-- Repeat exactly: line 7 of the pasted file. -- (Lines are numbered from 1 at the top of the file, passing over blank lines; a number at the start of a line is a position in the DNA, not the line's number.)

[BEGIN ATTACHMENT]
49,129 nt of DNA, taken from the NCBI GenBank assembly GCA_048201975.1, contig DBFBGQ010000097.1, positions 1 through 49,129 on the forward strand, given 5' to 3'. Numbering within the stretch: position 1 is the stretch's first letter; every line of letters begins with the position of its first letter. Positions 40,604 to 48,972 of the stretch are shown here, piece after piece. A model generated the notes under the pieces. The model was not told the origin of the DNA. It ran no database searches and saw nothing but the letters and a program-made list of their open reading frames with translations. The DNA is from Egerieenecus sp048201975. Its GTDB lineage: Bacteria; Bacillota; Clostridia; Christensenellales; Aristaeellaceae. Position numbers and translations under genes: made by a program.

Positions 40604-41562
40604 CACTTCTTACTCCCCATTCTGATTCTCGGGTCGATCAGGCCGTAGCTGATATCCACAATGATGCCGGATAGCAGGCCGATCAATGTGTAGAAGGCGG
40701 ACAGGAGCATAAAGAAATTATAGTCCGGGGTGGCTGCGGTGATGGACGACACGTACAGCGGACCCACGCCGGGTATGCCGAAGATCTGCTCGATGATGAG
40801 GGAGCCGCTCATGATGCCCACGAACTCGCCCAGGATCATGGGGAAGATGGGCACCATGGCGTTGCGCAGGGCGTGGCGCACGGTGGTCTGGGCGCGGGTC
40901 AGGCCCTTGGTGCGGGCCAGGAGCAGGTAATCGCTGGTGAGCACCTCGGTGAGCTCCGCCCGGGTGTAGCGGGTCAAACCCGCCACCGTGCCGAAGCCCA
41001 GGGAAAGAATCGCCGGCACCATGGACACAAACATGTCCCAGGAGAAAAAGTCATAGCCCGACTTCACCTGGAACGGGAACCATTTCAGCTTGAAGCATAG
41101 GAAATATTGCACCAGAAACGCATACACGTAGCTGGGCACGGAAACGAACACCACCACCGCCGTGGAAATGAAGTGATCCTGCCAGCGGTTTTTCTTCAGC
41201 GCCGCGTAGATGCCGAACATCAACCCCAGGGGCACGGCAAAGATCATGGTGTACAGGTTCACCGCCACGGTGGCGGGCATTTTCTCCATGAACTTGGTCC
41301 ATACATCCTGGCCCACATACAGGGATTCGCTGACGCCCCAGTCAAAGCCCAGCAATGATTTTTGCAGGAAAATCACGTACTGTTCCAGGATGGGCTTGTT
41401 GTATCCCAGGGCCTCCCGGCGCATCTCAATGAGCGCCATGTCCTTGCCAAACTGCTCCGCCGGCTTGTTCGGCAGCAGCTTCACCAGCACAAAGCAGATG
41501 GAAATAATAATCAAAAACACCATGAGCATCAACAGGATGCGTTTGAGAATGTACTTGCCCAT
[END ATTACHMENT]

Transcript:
41001 GGGAAAGAATCGCCGGCACCATGGACACAAACATGTCCCAGGAGAAAAAGTCATAGCCCGACTTCACCTGGAACGGGAACCATTTCAGCTTGAAGCATAG